In these times of uncertainty in the music industry, illegal downloads, print media reshuffling and an ever-changing media landscape, the answer to the question – “How are musicians, artists and content creators going to make a living?” is as perplexing as ever.
One possible solution to the conundrum has come from an extremely unlikely source. Peter Sunde, the co-founder of The Pirate Bay – the most notorious Bittorrent site that is often-pointed as an example of blatant copyright infringement, has turned his attention to something much more noble. Imagine if paying your favourite artists was as easy as pressing a “Like” button.
Flattr is Sunde’s latest idea is just that, a social microdonation system which is aimed at rewarding content creators for the work they are producing. The idea is simple enough. Musicians, writers, film-makers, creatives and anyone making original content can install a Flattr button on their site. If the consumer of an article, a piece of music or any other media likes what they are engaging with, then a quick click of the Flattr button marks that person as a recipient of a percentage of the monthly credit that the person has committed to Flattr per month.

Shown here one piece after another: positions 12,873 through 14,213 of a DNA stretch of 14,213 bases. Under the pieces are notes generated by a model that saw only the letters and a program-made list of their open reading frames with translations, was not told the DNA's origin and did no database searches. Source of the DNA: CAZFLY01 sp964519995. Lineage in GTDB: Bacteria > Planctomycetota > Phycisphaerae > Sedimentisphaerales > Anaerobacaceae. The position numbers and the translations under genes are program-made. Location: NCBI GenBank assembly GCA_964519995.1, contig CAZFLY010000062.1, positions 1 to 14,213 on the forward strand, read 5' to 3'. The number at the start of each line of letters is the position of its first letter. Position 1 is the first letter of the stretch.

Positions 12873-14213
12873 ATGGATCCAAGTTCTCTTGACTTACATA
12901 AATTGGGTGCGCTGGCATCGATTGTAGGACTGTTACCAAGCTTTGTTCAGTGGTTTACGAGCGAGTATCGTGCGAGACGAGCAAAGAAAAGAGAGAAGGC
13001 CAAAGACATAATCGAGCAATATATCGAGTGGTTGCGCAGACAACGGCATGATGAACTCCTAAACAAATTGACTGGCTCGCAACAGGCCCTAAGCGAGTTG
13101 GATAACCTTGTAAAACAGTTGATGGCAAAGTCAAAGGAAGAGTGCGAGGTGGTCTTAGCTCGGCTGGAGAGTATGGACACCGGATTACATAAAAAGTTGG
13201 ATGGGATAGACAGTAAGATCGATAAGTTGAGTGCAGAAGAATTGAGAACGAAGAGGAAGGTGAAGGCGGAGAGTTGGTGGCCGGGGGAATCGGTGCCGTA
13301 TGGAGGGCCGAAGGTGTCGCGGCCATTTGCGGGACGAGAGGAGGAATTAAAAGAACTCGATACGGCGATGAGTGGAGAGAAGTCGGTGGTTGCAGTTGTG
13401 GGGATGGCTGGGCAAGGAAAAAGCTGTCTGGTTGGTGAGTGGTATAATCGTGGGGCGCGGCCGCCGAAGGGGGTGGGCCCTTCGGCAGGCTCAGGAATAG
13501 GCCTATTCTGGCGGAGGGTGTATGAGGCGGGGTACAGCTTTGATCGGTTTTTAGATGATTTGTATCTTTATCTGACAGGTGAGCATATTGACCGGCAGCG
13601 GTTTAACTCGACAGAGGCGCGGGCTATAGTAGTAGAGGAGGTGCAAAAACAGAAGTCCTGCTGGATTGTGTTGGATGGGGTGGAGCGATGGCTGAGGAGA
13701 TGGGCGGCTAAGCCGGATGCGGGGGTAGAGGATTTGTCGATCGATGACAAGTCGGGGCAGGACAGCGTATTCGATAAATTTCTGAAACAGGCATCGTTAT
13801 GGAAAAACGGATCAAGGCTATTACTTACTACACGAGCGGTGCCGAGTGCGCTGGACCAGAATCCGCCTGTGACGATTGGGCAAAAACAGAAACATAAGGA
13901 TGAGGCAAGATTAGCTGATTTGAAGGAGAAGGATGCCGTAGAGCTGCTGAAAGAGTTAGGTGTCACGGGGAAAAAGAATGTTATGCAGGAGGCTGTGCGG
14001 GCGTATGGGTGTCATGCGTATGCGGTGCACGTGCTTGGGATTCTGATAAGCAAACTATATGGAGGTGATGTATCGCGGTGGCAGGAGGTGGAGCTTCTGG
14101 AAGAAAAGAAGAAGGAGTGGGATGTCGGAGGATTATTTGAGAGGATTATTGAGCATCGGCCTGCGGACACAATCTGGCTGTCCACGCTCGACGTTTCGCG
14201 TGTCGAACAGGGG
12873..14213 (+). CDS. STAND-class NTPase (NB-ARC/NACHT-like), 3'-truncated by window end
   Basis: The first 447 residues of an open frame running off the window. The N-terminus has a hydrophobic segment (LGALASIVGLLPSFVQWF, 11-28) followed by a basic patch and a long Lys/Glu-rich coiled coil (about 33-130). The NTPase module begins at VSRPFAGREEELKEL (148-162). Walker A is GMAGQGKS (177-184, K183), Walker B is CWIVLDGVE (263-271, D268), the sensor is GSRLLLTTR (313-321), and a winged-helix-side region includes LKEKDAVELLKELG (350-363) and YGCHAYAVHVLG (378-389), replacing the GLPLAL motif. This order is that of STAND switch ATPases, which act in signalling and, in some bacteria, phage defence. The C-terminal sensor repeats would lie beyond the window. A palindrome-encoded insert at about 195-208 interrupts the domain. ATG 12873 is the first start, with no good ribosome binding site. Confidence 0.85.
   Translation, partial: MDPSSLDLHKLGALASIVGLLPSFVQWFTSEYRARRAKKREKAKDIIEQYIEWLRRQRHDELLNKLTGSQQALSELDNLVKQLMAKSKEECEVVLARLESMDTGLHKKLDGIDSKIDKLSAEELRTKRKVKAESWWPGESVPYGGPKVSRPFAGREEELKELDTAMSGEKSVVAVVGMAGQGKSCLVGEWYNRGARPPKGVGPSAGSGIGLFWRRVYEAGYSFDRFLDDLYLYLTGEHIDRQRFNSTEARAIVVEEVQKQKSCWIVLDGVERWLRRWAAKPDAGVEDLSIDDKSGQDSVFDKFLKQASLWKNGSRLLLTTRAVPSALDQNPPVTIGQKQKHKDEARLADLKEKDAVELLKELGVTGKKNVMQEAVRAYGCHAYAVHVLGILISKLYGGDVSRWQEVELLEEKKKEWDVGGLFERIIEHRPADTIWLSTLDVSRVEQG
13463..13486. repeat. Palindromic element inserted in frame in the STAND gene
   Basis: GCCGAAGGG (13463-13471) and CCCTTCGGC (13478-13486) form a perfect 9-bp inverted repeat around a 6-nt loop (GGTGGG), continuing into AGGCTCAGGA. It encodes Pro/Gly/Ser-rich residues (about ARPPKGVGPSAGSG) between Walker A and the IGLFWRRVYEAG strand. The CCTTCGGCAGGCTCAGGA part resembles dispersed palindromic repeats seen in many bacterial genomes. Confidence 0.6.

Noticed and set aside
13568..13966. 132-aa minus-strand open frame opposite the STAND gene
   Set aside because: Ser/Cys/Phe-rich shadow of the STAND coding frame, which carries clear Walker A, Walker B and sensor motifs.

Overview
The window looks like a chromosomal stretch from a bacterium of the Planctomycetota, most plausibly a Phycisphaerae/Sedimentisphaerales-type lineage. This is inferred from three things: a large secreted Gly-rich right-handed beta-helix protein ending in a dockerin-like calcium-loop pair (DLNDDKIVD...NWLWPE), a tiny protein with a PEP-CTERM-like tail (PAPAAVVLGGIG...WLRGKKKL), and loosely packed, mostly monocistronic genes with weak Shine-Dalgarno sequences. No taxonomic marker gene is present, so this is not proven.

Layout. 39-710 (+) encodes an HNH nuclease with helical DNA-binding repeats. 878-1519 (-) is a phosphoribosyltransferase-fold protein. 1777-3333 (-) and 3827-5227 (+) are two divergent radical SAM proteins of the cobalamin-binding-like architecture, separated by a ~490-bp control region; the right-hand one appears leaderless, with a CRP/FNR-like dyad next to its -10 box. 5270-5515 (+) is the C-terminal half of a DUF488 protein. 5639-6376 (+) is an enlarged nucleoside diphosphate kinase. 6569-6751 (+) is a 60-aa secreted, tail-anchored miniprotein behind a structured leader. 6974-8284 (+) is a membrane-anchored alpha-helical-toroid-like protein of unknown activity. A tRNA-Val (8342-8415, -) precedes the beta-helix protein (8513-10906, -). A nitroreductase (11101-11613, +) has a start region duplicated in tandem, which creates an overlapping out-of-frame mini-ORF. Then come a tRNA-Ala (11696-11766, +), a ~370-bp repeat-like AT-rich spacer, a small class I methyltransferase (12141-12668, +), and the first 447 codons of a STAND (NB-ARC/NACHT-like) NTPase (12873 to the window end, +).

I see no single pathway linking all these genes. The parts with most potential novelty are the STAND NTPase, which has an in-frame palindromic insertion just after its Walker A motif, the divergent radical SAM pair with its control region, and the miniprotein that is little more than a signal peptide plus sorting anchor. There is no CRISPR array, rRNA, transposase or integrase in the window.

So say, you sign up to Flattr, choose €5 per month and “Flattr” 20 pages in a month, then that €5 is divided up equally amongst those 20 sites (after Flattr’s 10% cut) whether they are blog posts, music, video, a photo gallery or anything else that can be seen on the web. In two months, the site registered 46,056 users and shared €114,057 through the system. Sunde has said he wants Flattr to “encourage people to share money as well as content”.
Sunde has clearly learnt from his famous grapples with movie studios while running The Pirate Bay to come to the conclusion that the best thing to do is cut out the middleman and ensure the creator gets some financial remuneration.
To do this though, Sunde must push Flattr towards ubiquity. Within the last year, the Facebook “Like” button has become commonplace and latest figures suggest internet users click that button 65 million times a day. Flattr will be hoping that rather than social kudos, people will give a small amount of cash as a thank you instead. In return, the Flattr user gets the satisfaction of leaving a small tip in the virtual jar for something they enjoyed. At the very least, Flattr is attempting to provide a solution for content creators beyond paywalls and banner ads.